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Re: Bead balancing vs. weights unscientific experiment resul

Post by risk » Tue Sep 01, 2015 10:24 am

Great post!

A lot of off-roaders use the beads because they will stay in balance even with mud on the rims/tires.

I've been looking at the beads for my truck but I'm still on the fence...

They are expensive, but there has to be a cheaper way to buy ceramic beads in bulk. I have tried searching but only come up with jewelry stuff.

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Re: Bead balancing vs. weights unscientific experiment resul

Post by Dale M. » Tue Sep 01, 2015 10:31 am

Idea of beads is they will shift by centrifugal force to lightest side of tire/wheel combination and even out weight to be consistent around full diameter of tire/wheel or in theory perfect balance....

Back in 70's (I think maybe early 80's) same theory came about by having a circular (ring) of tubing and "shot" in tube and it was clamped to rear side of rim and it also used centrifugal force to distribute weight evenly around wheel/tire and more shot would migrate to lighter position of wheel as rotation increased...

Sort of dynamic balancing on the fly....

Here is one such concept...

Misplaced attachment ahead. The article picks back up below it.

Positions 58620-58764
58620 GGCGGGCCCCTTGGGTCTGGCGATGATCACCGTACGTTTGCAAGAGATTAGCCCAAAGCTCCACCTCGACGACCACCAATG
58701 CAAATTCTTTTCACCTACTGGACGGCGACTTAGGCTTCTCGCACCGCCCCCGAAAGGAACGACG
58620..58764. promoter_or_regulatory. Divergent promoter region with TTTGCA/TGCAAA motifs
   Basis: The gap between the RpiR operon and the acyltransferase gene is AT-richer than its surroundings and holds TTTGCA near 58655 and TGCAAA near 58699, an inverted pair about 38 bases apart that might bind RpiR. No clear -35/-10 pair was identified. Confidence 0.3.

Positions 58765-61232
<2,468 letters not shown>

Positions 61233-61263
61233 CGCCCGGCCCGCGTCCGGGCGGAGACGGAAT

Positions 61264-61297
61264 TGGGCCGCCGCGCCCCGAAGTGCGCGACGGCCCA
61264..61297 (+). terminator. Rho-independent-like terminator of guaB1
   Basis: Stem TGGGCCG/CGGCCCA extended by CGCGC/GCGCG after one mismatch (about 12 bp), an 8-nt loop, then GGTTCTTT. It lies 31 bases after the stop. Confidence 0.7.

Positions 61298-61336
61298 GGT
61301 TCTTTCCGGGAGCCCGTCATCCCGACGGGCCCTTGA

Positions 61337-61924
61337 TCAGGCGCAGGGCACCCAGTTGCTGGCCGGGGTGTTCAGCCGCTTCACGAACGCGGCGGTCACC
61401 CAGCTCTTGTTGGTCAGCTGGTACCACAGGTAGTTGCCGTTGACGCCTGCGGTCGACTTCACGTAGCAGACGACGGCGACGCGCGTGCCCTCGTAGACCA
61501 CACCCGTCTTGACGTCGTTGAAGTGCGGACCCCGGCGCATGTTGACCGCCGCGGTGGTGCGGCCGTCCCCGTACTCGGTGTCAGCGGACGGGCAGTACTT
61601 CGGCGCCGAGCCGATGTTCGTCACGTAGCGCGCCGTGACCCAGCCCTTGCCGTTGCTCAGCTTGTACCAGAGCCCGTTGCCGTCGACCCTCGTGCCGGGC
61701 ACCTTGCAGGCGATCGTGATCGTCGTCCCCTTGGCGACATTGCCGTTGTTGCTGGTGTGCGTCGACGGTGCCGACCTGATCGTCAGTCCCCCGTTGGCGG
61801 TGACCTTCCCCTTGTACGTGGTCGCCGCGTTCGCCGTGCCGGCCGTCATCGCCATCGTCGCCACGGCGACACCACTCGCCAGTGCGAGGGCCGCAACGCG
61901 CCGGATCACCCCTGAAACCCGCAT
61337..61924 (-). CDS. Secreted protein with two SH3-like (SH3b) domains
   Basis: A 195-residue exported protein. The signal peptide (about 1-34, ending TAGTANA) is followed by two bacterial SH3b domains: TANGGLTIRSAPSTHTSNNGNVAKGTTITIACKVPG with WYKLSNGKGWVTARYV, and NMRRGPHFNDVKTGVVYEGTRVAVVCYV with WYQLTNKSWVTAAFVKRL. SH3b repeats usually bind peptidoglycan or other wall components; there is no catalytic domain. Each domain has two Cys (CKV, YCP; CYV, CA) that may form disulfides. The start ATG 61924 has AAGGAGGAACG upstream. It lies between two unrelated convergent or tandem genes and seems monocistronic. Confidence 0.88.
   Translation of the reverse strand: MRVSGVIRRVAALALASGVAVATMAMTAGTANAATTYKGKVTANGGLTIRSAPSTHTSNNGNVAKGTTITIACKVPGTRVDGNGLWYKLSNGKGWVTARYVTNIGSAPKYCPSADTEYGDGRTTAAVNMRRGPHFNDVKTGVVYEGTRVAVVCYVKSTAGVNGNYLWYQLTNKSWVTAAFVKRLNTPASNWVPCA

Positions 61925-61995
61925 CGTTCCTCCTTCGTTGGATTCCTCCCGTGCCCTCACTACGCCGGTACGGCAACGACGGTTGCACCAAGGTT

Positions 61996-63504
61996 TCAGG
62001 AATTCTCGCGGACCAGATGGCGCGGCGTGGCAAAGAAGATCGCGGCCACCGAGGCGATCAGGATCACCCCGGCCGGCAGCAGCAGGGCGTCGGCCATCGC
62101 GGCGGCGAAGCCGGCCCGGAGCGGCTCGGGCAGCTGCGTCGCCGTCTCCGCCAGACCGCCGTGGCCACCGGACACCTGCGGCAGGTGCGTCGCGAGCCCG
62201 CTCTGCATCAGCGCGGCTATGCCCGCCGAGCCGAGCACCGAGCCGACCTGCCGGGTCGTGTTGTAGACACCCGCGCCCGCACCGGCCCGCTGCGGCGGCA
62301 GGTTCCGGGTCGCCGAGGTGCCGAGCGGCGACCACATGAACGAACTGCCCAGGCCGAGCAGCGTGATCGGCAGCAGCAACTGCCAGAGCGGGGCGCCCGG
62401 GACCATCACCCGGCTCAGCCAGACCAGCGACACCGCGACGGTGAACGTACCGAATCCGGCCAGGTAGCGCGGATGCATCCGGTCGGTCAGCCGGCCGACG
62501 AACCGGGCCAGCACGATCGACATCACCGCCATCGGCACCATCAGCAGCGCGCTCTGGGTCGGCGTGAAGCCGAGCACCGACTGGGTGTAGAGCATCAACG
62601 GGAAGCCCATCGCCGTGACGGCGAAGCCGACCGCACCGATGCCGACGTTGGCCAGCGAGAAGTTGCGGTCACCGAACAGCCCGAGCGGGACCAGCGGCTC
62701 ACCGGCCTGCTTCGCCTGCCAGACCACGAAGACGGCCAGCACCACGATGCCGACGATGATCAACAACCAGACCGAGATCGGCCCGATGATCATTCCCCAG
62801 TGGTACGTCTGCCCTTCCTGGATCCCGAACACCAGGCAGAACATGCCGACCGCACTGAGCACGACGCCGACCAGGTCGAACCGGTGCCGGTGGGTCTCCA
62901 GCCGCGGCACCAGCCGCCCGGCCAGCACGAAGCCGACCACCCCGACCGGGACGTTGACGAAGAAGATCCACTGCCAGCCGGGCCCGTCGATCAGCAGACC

I-net search will turn up more I will bet...

As with example above, I think air soft pellets probably are not rigid enough to take the beating the forces at work create and they distort or clump together and it sort of all goes to poop after time becasue of material combinations and physics involved...

And yes the old bubble dancers were pretty good for balancing, learned to use one working at gas station in 60's... That's when attendant washed your windshield and checked your oil, did lube and oil changes and installed and balances tires... Nope, no beer sales....

Last edited by Dale M. on Wed Sep 02, 2015 9:44 am, edited 1 time in total.
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Re: Bead balancing vs. weights unscientific experiment resul

Post by Ol'fogasaurus » Tue Sep 01, 2015 10:40 am

Like Dale I grew up using a bubble balancer but in the late 50s. On bias ply tires and the speeds we traveled then they did OK but now days, you usually see them only used at home which probably isn't that bad if you keep your speeds down. You really have to be careful with the units during setup making sure that they are truuly level and on a hard base. They are touchy/tippy during the balancing time as most of the ones I have seen or used the head was really small so it did not take much to disturb the tire when moving weights around before they were tapped into place. The same for inside or outside of the rim.

I also remember the period of time people were playing with stuff inside of the tire for balancing and beads were not the only thing as I remember. If I remember correctly, one of the big drawbacks was with draw-down panic stops and the potential of the weights shifting at the wrong time. Another thing was people adding leak seal inside of the tire and it and the stuff being used for weights might stick together and now you are in a not too good of a situation. :roll: :wink:

Anyway, have fun with it but be careful.